Law enforcement officers throughout California today have the power to confiscate the driver's licenses of suspected drunk drivers under a law that came into effect at 12:01 this morning.
The law calls for license seizure if a drunk driving suspect refuses to submit to a chemical test or if the test shows the suspect to have a blood alcohol level of .10 or above. Legislation has been introduced that would reduce the standard to .08 to bring the measure in conformance with the state's new legal standard for drunkenness that became effective Jan. 1.
The law comes into effect in the midst of a weekend drunk driving crackdown in downtown Los Angeles. A task force of Los Angeles police and California Highway Patrol officers arrested 118 allegedly drunk drivers on Friday night and Saturday morning.
"We'll probably get the same number of arrests tonight," Police Lt. Dan Hills of Central Traffic Division said of an overnight operation planned to begin late Saturday.
Motorists whose licenses are taken away will be given a 45-day temporary driving permit to allow time for revocation hearings by the Department of Motor Vehicles. The DMV hearings are independent of criminal penalties if the suspect is convicted in court, officials said.
"Studies have shown that taking away a person's license is one of the best deterrents, even more so than jail time," said Dragutin Illich, assistant directing attorney of the Los Angeles County municipal courts.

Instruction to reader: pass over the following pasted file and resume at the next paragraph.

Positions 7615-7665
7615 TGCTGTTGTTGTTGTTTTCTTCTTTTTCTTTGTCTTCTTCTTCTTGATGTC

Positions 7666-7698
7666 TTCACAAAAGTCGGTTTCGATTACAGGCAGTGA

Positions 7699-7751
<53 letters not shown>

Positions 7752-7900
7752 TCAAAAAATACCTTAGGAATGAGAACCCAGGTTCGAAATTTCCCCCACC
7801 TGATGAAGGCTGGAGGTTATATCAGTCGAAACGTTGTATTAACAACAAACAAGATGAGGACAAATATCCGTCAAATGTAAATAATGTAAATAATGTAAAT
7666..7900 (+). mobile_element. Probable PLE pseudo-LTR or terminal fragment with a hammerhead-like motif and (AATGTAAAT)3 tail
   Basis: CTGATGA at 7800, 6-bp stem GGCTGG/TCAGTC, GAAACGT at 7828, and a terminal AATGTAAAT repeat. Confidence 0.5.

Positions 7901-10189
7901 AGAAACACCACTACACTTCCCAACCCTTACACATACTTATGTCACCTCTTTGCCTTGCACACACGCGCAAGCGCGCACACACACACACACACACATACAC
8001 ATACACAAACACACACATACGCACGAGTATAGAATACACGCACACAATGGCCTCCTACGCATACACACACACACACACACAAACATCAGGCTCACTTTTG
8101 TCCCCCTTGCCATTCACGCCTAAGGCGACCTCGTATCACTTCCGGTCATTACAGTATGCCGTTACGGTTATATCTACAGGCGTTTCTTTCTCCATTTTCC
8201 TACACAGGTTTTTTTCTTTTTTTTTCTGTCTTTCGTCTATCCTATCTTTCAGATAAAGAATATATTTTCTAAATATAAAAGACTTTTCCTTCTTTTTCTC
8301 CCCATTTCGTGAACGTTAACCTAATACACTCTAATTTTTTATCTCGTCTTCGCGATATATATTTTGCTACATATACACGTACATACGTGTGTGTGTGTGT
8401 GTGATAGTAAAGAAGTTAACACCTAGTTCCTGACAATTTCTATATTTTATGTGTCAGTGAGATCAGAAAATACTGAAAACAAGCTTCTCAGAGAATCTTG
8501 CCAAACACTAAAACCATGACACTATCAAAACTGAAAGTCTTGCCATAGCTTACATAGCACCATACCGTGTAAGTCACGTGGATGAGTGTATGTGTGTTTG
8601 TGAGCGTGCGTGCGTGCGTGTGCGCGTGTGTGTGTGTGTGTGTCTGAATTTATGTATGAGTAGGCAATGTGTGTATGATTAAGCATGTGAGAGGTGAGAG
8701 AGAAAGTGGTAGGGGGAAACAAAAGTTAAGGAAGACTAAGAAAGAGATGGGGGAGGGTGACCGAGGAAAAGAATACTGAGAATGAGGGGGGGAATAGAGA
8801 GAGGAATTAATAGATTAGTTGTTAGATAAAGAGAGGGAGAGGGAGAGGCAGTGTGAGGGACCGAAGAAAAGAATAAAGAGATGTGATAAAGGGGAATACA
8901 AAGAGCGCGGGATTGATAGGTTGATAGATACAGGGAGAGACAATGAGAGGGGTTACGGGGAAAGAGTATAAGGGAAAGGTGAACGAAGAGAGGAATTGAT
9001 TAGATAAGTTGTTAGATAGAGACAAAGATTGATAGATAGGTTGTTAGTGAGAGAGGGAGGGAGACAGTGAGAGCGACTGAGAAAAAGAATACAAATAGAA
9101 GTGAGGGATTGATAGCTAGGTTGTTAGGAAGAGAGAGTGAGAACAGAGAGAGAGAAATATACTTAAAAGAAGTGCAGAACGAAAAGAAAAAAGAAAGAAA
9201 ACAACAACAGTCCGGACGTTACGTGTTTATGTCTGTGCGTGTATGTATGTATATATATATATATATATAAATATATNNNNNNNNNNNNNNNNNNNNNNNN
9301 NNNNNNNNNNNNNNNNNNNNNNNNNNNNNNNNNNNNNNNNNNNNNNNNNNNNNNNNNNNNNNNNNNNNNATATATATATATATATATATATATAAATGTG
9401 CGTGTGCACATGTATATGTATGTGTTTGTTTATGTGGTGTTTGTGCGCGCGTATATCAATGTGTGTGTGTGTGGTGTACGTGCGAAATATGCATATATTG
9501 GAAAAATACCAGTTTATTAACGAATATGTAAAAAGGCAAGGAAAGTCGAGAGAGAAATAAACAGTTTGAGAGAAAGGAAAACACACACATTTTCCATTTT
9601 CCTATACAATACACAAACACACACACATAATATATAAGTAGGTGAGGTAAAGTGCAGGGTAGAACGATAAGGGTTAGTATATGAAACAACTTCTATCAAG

Under guidelines of the law, an offender's license will be revoked for six months for a first offense, one year for a second offense and two years for a third or subsequent offenses. Legislation is under consideration that would further toughen suspension provisions.
State Sen. Bill Lockyer (D-Hayward) wrote the new law, which was passed on a unanimous vote by the state Senate last September and sent to the governor for signing.
A DMV phone line has been set up to answer public queries about the new law. The number is 1 (800) 765-3333.
Hills said the timing of the new law and of the drunk driving crackdown in downtown and South Los Angeles was coincidental. Such efforts are made each weekend in one of the Police Department's four traffic divisions, utilizing a police program known as Immediate Booking and Release Systems (IBARS).
Under IBARS, police officers use converted buses to test and hold drunk driving suspects until they can be released, as Hills put it, "to a sober relative." Under normal procedures, drunk driving suspects are jailed. The system streamlines the booking procedure and enables officers to spend more time on patrol, Hills said.
Suspects who had outstanding arrest warrants were jailed, Hills said.
Police used another IBARS bus to arrest and book 35 suspects in an prostitution sweep Friday night and Saturday morning near the Memorial Coliseum.